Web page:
A race start equal to the difficulty of the Vendée Globe.

The Vendée Globe is the toughest race on IMOCA’s event schedule, as well as being the toughest race in the world! One skipper, one boat, one circumnavigation of the Globe without stopovers and without assistance.
Zero risk doesn’t exist but this sacred race doesn’t forgive anything at all!

It’s as much an adventure as a race; the race commands performance and the adventure has its share of surprises, not all of which are nice. It’s this combination that makes this extraordinary event so rich and difficult.

After a week of racing, we have four retirements and one return to Les Sables d’Olonne. In 2008 we also had four retirements and five returns to Les Sables. The boats are better prepared but the risk factors remain.

The four retirements share a massive sense of disappointment on the part of their skippers, their teams and their partners. After a few hours, a few days, whole months and years of preparation vanish into thin air in the space of a few seconds. Our four skippers will recall Mr Bruno Retailleau’s comment that the first victory in this 2012 edition is making the start line of this exceptional race. We are aware of how difficult this is to achieve. The skippers can be proud of this fact and are sure to be better equipped for the next edition.

What else do they have in common?
Misfortune on the part of Kito de Pavant aboard “Groupe Bel” and Louis Burton aboard “Bureau Vallée”. Both were victims of an accident, which cost them their race. On the road, despite improved road safety each year, accidents haven’t been eradicated and can cost lives; at sea the risk of hitting another boat exists too. Even though the sea is vast, it is increasingly busy and the means of detecting other vessels, which improve year in year out, are not without their faults. The AIS, radar and transponder are all navigation aids, which increase the safety of our boats, without making them infallible.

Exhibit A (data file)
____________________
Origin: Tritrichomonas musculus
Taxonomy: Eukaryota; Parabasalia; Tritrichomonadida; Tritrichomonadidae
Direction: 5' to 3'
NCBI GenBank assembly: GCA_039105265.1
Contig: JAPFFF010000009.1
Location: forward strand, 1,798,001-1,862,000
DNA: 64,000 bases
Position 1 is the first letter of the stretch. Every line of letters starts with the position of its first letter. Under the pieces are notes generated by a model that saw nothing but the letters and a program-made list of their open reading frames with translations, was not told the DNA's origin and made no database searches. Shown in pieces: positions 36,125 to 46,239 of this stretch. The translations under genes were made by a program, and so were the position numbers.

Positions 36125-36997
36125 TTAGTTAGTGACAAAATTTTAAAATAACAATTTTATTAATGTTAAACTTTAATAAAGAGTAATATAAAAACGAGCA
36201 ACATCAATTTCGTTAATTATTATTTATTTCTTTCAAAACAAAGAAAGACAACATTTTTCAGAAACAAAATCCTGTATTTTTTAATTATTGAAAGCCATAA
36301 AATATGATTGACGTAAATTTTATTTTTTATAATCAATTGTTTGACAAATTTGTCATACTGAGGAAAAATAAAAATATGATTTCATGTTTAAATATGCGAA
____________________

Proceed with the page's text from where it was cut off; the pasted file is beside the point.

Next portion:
In Vendée Globe’s history, solely two retirements have been due to collisions; two more have been added to this list today. As always, experience makes you more intelligent; we’ll be studying each case so as to share our findings with all the teams and further improve the safety of our boats.

The other two “perils of the sea” rightly described as ill fortune by Dominique Wavre, relate to Marc Guillemot aboard “Safran” and Samantha Davies aboard “Savéol”.
These two accidents involve the most sensitive parts of our boats, the mast and the keel. They are both linked to performance and benefit from the special attention devoted to them by all the teams. Nobody’s playing God and everyone knows that in order to win, most importantly you have to finish.
At the same time four years ago, we’d suffered three dismastings. In the last Volvo Ocean Race four out of six boats dismasted. Each category of boat is seeking to improve the reliability of the masts by setting rules, which are geared towards this aim, and IMOCA is no exception. Whatever happens, the mast will remain a vulnerable element, be subject to the worst stresses and require constant attention. Within IMOCA the masts are limited in size, the fibres are qualified and the tubes undergo annual structural checks.
At the point where Samantha’s boat dismasted, she was in the thick of the storm, in raging, messy seas, and the elements broke this Achilles’ heel, which must perform well and be absolutely indispensable.
Today we have no explanation about the loss of Safran’s keel. We all appreciated Marc’s candour and transparency during his press conference the day after his boat was damaged. It was a difficult exercise and Marc perfectly embodied the honesty and merit of our skippers. Though the keel is a major element in performance, it’s also a vital safety element and any serious incident must be explained and shared with all the IMOCA skippers. Our rules impose resistance criteria and the control of frequencies, but each skipper remains free to design a keel as s/he intends it to be. The method of calculation is placed in a sealed envelope, which shall only be opened in the event of damage. This is the case for Safran and the resulting analysis will be shared with all the IMOCA architects and designers.
IMOCA doesn’t doubt for a second that the recognised competence of Team Safran will enable us to move forward in the right direction. Though the competition remains merciless, our skippers are responsible people both with regard themselves and others.

All these merits give our Class its great strength and give the Vendée Globe its beauty. The thousands of people following the race, whether they are enthusiasts of sailing, sports or human adventures, don’t lie; we thank them all.

The Race and the Adventure continue.